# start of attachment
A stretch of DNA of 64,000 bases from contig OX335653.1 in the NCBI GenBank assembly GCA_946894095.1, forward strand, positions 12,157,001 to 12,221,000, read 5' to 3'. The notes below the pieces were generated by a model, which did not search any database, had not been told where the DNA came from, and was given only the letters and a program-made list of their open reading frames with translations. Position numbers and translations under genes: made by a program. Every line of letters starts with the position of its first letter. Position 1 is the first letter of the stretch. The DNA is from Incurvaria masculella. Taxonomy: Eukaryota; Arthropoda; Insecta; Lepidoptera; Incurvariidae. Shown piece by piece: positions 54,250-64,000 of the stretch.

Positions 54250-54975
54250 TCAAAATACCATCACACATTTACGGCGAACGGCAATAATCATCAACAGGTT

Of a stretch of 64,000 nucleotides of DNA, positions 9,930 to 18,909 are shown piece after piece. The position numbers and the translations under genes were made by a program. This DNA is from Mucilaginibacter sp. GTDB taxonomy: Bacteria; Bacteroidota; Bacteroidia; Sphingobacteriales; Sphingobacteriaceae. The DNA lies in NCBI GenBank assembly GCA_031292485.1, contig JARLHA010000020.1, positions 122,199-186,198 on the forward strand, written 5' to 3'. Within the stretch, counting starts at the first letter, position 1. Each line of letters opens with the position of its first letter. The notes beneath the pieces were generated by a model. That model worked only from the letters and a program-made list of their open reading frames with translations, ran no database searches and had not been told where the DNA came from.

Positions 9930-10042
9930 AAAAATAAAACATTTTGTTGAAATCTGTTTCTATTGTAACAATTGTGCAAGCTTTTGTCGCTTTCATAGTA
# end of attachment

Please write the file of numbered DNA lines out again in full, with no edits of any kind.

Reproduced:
A stretch of DNA of 64,000 bases from contig OX335653.1 in the NCBI GenBank assembly GCA_946894095.1, forward strand, positions 12,157,001 to 12,221,000, read 5' to 3'. The notes below the pieces were generated by a model, which did not search any database, had not been told where the DNA came from, and was given only the letters and a program-made list of their open reading frames with translations. Position numbers and translations under genes: made by a program. Every line of letters starts with the position of its first letter. Position 1 is the first letter of the stretch. The DNA is from Incurvaria masculella. Taxonomy: Eukaryota; Arthropoda; Insecta; Lepidoptera; Incurvariidae. Shown piece by piece: positions 54,250-64,000 of the stretch.

Positions 54250-54975
54250 TCAAAATACCATCACACATTTACGGCGAACGGCAATAATCATCAACAGGTT

Of a stretch of 64,000 nucleotides of DNA, positions 9,930 to 18,909 are shown piece after piece. The position numbers and the translations under genes were made by a program. This DNA is from Mucilaginibacter sp. GTDB taxonomy: Bacteria; Bacteroidota; Bacteroidia; Sphingobacteriales; Sphingobacteriaceae. The DNA lies in NCBI GenBank assembly GCA_031292485.1, contig JARLHA010000020.1, positions 122,199-186,198 on the forward strand, written 5' to 3'. Within the stretch, counting starts at the first letter, position 1. Each line of letters opens with the position of its first letter. The notes beneath the pieces were generated by a model. That model worked only from the letters and a program-made list of their open reading frames with translations, ran no database searches and had not been told where the DNA came from.

Positions 9930-10042
9930 AAAAATAAAACATTTTGTTGAAATCTGTTTCTATTGTAACAATTGTGCAAGCTTTTGTCGCTTTCATAGTA